Potential due to a line charge

In summary: Yes I know how to evaluate integral, I will do that and let you know if I have any problem. Thank you so much for guiding me. I am really grateful to you. :)Lol :H:H , you are correct, I confused myself with my notation. I was adding potetial compoenent wise, what an idiot. Yes I know how to evaluate integral, I will do that and let you know if I have any problem. Thank you so much for guiding me. I am really grateful to you. :)You're welcome.You're welcome.
  • #1
Buffu
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Homework Statement



A line charge with uniform charge distribution and linear charge density ##\lambda## lie along z-axis from ##(0,0,-d)## to ##(0,0,+d)##. Find electric field due to this charge along z, x-axis and potential at ##(0,0,2d)##, ##(\sqrt{3}d, 0,0)## and ##(3d/2, 0 , d)##.

Homework Equations

The Attempt at a Solution



##\displaystyle dE_z = \dfrac{dQ}{R^2} = {\lambda dR \over R^2}##

Hence, ##\displaystyle E_z = \int^{z+d}_{z-d} {\lambda dR \over R^2} = {2\lambda d \over z^2 - d^2}##

Where ##z## is a point along z-axis.Now for potential
##\displaystyle \phi_z = -\int^z_0 E_z dz = -\int^z_0 {2\lambda d \over z^2 - d^2} dz = -\lambda\ln \left| d^2 (z-d) \over z + d\right|##

Now for x-axis,

Physics potential.png


##\displaystyle dE_x = {dQ \cos \theta \over R^2} = {\lambda dz \cos \theta \over R^2} = {\lambda dz \cos \theta \over x^2 + z^2} = {\lambda x \over (x^2 + z^2)^{3/2}}dz##

So, ##\displaystyle E_x = \int^{d}_{-d}{\lambda x \over (x^2 + z^2)^{3/2}} dz = {2\lambda d\over x(d^2 + x^2)^{1/2}}##

Now for potential,

##\displaystyle \phi_x = -\int^x_0 {2\lambda d \over x(x^2 + d^2)^{1/2}} = -\lambda \ln\left| \sqrt{d^2 +x^2} - d \over \sqrt{x^2 + d^2 } + d\right|##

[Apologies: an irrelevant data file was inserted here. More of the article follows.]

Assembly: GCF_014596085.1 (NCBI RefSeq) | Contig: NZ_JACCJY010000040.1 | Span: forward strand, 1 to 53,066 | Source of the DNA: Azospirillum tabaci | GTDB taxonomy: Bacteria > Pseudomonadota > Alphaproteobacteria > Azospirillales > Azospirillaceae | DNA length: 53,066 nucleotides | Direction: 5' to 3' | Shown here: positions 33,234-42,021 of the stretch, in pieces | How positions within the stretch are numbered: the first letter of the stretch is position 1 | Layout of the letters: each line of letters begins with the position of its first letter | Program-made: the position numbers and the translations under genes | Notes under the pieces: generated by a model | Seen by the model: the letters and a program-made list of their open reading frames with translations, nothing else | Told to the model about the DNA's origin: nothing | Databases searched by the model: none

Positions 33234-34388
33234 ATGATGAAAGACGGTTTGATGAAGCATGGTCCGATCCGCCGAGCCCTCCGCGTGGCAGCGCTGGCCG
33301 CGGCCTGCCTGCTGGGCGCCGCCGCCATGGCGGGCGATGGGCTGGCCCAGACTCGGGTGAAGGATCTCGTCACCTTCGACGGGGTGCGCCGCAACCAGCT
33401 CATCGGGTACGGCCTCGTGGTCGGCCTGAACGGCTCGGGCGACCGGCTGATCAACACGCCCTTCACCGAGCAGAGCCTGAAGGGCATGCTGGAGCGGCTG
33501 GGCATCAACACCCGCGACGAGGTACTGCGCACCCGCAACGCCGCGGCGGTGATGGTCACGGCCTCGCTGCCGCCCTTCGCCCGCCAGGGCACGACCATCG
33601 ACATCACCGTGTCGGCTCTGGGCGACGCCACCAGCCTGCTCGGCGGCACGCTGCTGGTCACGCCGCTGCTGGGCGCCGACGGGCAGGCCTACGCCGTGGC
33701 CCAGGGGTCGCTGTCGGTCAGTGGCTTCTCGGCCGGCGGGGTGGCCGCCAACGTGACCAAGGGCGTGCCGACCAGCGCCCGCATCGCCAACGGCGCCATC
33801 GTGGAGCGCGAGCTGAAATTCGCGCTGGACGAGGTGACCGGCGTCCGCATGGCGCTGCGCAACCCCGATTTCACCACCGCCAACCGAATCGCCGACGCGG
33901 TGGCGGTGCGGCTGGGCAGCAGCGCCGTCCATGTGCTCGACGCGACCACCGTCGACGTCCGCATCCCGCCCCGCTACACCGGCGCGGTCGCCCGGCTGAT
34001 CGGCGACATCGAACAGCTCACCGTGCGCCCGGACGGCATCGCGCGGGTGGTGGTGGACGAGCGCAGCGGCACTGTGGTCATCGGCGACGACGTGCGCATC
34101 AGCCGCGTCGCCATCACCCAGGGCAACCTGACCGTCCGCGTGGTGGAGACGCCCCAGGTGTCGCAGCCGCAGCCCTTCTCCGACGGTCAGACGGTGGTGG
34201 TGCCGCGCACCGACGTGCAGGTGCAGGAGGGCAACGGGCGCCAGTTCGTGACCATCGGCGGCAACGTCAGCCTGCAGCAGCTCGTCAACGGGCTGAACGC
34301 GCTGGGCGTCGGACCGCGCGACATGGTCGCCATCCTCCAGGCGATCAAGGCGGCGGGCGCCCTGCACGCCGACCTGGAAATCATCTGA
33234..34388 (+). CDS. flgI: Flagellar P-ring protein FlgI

Now we need to find potential at ##(0,0,2d)##, ##(\sqrt{3}d, 0,0)## and ##(3d/2, 0 , d)##,

Plugging ##(0,0,2d)## in ##\phi_z## I got ##\lambda \ln 3##.

Plugging ##(\sqrt{3} \times d,0,0)## in ##\phi_x## I got ##\lambda \ln 3##.

So far so good,

For potential at ##(3d/2, 0 , d)##, I plugged this coordinate in

##\displaystyle \phi (x,0,z) =\phi_x + \phi_z = -\lambda \ln\left| \sqrt{d^2 +x^2} - d \over \sqrt{x^2 + d^2 } + d\right| + -\lambda\ln \left| d^2 (z-d) \over z + d\right|##

Now as you see for ##z = d## the expression on the far right is undefined because ##\ln 0## is undefined.

What to do now ? I got every answer correct except this one. The given answer is ##\lambda\ln 3##.

What did I do wrong ?
 
Last edited:
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  • #2
Buffu said:
##\displaystyle \phi (x,0,z) =\phi_x + \phi_z ##
Why?
Your φx is shorthand for φ(x,0,0). Similarly φz.
 
  • #3
haruspex said:
Why?
Your φx is shorthand for φ(x,0,0). Similarly φz.

I guess because ##\phi## is scalar, so it adds up like a scalar.

##\displaystyle \phi = \int \vec E \cdot d\vec s = \int E_x dx + E_ydy + E_z dz = \phi_x + \phi_z##

I took ##\phi_y = 0## because we are not considering it.

Is this correct ?
 
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  • #4
Buffu said:
I guess because ##\phi## is scalar, so it adds up like a scalar?
It is a potential, so adds up like a potential. The potential at B is the potential at A plus the potential difference from A to B.
Don't know what you mean about its being scalar. You seem to be assuming it is linear, i.e. φ(x+x',y,z)=φ(x,y,z)+φ(x',0,0).
(Edited... wrote φ(x',y,z) by mistake.)
 
Last edited:
  • #5
haruspex said:
It is a potential, so adds up like a potential. The potential at B is the potential at A plus the potential difference from A to B.
Don't know what you mean about its being scalar. You seem to be assuming it is linear, i.e. φ(x+x',y,z)=φ(x,y,z)+φ(x',y,z).